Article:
• The of parameter of withThrowingTaskGroup now specifies that it takes DetailedImages.
  • Instead of appending to an array, group.async will now return an awaited DetailedImage on each run of the loop.

Essentially, we are “filling the group” with DetailedImages that we will eventually return - unless an error occurs. If an error occurs, the child tasks will be cancelled, and the tasks will need to be stopped. Recall from Beginning Concurrency in Swift: Structured Concurrency and async-let that you are responsible from keeping cancellation in mind when designing your code, but luckily it’s a one-line call in the case of structured concurrency.

Our group variable is of type ThrowingTaskGroup<DetailedImage, Error>. And surprise, this is a collection! You can iterate over it or apply some functional programming into them such as filter, map, and reduce.

func downloadMultipleImagesWithMetadata(images: Int...) async throws -> [DetailedImage]{
    var imagesMetadata: [DetailedImage] = []
    try await withThrowingTaskGroup(of: DetailedImage.self, body: { group in
        for image in images {
            group.async {
                async let image = downloadImageAndMetadata(imageNumber: image)
                return try await image
            }
        }
        for try await image in group {
            imagesMetadata += [image]
        }
    })
    return imagesMetadata
}

The for try await part may throw you off the loop (no pun intended). But alongside all the new concurrency APIs introduced in Swift 5.5, we have a new AsyncSequence type. This protocol is implemented by types that will receive values over time. In our downloadMultipleImagesWithMetadata function, we use group.async to launch a dynamic amount of DetailedImage downloads. As the downloads end, they will be delivered in our for in loop, one image at a time, making it safe to modify variables within it, and more.

Note that the await in the for loop behaves the same way as any other await call. Execution will suspend when reaching that point, and when a new image is delivered, execution will continue. This is important to keep in mind because if you have anything underneath the for-in loop, it will not be executed until all the elements in the group have been sent through it. If you want to download three images, the three images may download concurrently at the same time, but the for loop will only give you one at a time. If you download a considerable amount of images, they will all have to be downloaded before executing anything underneath for-in. This also means that shall an error be thrown, your for-in will stop executing (or it may not even execute if the first download fails).

We will explore AsyncSequence in depth in a future article.

When we are dealing with Task Groups, we actually have a bit more flexibility. We can for example launch a task asynchronously with a given priority:

group.async(priority: .userInitiated) {
//...
}

Where priority is of type Task.Priority, and you have more flexible control when dealing with cancellation, as it even has a asyncUnlessCancelled method that can optionally take in the priority as well.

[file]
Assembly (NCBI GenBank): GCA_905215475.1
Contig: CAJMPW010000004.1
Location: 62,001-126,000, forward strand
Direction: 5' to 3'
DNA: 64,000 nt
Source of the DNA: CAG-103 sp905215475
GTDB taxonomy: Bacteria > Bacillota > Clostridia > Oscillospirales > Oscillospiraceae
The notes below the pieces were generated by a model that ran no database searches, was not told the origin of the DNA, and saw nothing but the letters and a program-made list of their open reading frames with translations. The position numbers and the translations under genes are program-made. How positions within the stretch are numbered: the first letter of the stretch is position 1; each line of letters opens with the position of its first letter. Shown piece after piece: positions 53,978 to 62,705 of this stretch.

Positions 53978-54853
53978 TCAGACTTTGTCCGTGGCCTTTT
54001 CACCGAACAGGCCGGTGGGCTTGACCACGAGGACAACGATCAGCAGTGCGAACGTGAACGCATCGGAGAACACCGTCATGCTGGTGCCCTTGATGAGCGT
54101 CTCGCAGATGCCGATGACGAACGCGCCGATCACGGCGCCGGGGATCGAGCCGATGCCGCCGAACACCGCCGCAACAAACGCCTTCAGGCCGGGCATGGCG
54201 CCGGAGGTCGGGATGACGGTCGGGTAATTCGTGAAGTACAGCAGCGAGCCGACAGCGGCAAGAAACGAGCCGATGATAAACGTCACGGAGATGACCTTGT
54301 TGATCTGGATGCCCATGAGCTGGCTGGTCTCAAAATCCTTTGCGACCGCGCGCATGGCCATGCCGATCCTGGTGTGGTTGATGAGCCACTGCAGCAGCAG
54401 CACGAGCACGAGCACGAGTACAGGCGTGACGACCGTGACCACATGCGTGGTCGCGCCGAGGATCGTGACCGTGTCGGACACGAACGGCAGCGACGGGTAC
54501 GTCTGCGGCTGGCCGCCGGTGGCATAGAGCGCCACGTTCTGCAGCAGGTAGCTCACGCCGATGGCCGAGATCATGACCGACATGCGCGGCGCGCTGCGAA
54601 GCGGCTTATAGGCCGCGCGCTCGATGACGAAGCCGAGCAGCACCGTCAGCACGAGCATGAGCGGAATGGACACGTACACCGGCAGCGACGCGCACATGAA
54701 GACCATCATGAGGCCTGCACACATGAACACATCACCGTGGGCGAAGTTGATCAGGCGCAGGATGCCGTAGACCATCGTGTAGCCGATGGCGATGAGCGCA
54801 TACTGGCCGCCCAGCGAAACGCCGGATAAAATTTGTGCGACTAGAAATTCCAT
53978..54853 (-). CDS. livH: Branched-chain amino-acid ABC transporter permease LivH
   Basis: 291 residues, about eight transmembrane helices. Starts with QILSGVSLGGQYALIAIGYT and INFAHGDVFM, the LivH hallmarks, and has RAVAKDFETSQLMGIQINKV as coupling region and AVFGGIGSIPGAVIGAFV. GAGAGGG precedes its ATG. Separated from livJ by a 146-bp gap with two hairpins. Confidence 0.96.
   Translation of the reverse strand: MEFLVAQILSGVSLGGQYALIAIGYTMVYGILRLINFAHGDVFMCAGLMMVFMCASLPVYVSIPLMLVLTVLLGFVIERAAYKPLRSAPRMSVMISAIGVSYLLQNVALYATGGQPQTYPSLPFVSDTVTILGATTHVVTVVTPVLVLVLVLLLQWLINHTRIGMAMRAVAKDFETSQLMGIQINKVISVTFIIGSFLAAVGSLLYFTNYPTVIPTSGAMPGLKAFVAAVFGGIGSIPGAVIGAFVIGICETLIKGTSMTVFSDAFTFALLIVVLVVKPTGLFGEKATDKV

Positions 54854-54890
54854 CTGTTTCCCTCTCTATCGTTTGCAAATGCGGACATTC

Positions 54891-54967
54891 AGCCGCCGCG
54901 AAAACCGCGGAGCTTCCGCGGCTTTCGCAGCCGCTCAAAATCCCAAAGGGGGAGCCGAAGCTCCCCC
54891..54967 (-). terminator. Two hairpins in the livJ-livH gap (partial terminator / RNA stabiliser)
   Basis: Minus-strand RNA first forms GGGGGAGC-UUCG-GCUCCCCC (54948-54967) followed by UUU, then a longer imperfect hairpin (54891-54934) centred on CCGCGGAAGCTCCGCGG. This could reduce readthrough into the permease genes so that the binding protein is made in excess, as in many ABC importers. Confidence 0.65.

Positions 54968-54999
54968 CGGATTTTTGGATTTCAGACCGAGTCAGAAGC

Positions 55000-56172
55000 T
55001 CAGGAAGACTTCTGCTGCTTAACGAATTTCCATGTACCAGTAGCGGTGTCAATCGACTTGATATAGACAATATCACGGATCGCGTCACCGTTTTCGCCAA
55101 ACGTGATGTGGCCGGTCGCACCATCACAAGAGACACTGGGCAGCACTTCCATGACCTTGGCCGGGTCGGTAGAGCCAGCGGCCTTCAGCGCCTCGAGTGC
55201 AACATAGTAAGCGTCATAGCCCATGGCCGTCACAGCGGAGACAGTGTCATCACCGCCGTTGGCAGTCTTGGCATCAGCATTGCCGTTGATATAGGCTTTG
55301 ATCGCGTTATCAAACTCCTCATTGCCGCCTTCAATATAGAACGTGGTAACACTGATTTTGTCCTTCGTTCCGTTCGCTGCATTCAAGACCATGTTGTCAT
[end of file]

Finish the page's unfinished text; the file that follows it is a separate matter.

group.asyncUnlessCancelled(priority: nil) {
   //...
}

Finally, you can also call cancellAll() in a group. Cancelation will propagate down the tree.

Note that there’s a tiny difference when compared to async let. When the group goes out of scope through a normal exit, cancelation of the tasks is not implicit. They will just be awaited instead. This is to give your other tasks time to finish and to express the Fork-Join Model, which is essentially “divide and conquer” - in our case, downloading multiple images in as many child tasks as possible.

Summary

In this article, you learned the other way to do structured concurrency in Swift by using Task Groups. Task groups allow us to execute dynamic concurrency, such as when needing to download a variable amount of images from a loop. We briefly mentioned AsyncSequence and how it’s used with Task Groups to deliver results over time.

As it is tradition with this series, here’s a small example project you can download. While the UI is the same one as the first few projects, you will have a compilable version of downloadMultipleImagesWithMetadata that you can play with and experiment.

With this article, we have finished exploring the two methods to do structured concurrency in Swift:

  • When you need basic concurrency support, use async let.
  • When you have a dynamic amount of concurrent tasks to perform, use a Task Group.

In the next article, we will begin exploring unstructured concurrency. It sounds intimidating, but Swift makes it possible to work with as easily as with structured concurrency.


If you find any inaccuracies (and that includes typos) or problems in this article please tweet at me (@AndyIbanezK) or send me an e-mail to website[at]andyibanez[dot]com.

Please do not e-mail to ask me to cross-promote your website or any other soliciting of that kind. AndyIbanez.com is a personal blog, and unless there's a chance to enter a sponsorship relationship with you, I may ignore your message.

Thank you for helping me improve the quality of my blog!